A discoverie of errours in the first edition of the Catalogue of Nobility, published by Raphe Brooke, Yorke Herald, 1619. And printed heerwith word for word, according to that edition. With a continuance of the successions, from 1619 until this present yeare, 1622. At the end whereof, is annexed a review of a later edition by him stolne into the world. 1621.

London: William Jaggard, 1622. Folio. [xliv] (without the first blank), 56, [2], 57-100, [2], 101-166, [2], 167-332, [2], 333-650, [4], 653-700, 703-717, [3] pp. FIRST EDITION. Includes the 4 extra leaves as directed by the printer with instructions where to place each leaf on the bottom thereof. Numerous woodcut coats of arms throughout the text, woodcut initials and headpieces. Contemporary calf, covers with the large gilt arms of Thomas Wentworth, Earl of Strafford, rebacked preserving the original spine panels and red morocco label, a bit rubbed in places; small hole to the title page caused by a paper flaw (not touching any text), light damp staining at the head and foot of the inner margins, otherwise a very good, clean copy. Signature of W. Raby on the title, son of Thomas Wentworth (see below) and the bookplate of Thomas Barrett-Lennard (1717-1786), 17th Baron Dacre, on the front paste-down. Item #17419

First edition of the book which caused the delay by one year of the printing of Shakespeare’s first folio. It is an important study of heraldry during a period when one’s coat of arms was proof to social rank and value. The book is a definite insult to Ralphe Brooke (1553-1625), contributing toward the feud between Brooke and fellow antiquary William Camden (1551-1623). In addition to the partial re-printing of Brooke’s work, Vincent adds his caustic and hostile corrections. A poetic prefatory tribute to Vincent and others is added by Jaggard (as “The Printer”). He apparently is seeking to discount the charges of numerous inaccuracies made in the first edition of Brooke’s Catalogue of the succession of the kings, princes, dukes, . . . . (1619). Jaggard’s remarks are witty in his own defense.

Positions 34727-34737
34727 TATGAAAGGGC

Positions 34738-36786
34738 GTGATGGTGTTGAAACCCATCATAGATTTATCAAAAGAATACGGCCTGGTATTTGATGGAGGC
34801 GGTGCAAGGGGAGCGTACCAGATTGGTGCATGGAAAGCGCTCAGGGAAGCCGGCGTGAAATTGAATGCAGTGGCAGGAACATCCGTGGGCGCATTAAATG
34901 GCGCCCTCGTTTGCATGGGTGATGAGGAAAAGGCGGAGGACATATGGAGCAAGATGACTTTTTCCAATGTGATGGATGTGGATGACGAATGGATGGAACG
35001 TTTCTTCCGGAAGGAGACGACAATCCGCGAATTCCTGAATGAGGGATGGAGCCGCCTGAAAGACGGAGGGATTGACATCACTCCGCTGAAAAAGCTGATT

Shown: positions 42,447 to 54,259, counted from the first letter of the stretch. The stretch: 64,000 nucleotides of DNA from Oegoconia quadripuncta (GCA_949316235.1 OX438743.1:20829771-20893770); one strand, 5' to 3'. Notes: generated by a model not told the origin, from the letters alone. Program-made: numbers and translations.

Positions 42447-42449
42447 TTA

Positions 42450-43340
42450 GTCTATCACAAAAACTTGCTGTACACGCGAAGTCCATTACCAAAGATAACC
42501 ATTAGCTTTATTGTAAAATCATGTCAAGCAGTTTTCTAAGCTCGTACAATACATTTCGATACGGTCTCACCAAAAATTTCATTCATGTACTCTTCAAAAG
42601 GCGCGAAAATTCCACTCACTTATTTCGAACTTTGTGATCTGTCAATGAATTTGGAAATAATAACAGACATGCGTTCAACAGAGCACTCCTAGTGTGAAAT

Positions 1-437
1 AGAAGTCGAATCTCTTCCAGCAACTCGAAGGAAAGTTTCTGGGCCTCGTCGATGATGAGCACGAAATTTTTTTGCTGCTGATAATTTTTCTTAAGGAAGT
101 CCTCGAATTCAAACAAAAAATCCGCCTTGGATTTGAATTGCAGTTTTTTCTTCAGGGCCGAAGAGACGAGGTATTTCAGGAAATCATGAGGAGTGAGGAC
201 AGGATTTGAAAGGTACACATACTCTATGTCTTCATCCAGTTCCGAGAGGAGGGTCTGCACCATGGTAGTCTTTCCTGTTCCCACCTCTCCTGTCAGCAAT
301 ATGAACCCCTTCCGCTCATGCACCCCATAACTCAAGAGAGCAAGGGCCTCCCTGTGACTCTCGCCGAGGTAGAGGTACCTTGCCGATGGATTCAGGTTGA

This book is probably better known for causing the delay of the printing of Shakespeare’s first folio by Jaggard, who was kept busy with the numerous corrections required here. Typographically the two works are similar; see how Jaggard utilizes a number of headpieces and initials also used in the first folio. A discoverie of errours was, of course, a much more important endeavor for Jaggard because his reputation was at stake.

Vincent (1584-1626) was a friend of Camden, who had a continuing quarrel with Brooke, whose Discoverie of certaine errours published in print in the much commended Britannia. 1594 (1599) was a denunciation of Camden. Camden responded in the fifth edition of his Britannia (1600); and Brooke countered again in his 1619 Catalogue.

Provenance: Thomas Wentworth (1593-1641), Earl of Strafford, was serving as lord lieutenant of Ireland when Charles recalled him to London to support his crumbling monarchy. Wentworth remained a loyal supporter of the King until he was impeached and eventually tried for treason in May, 1641. The book was also signed by William Raby (1626-1695), Wentworth’s son who styled himself Lord Raby.

Price: $4,500.00

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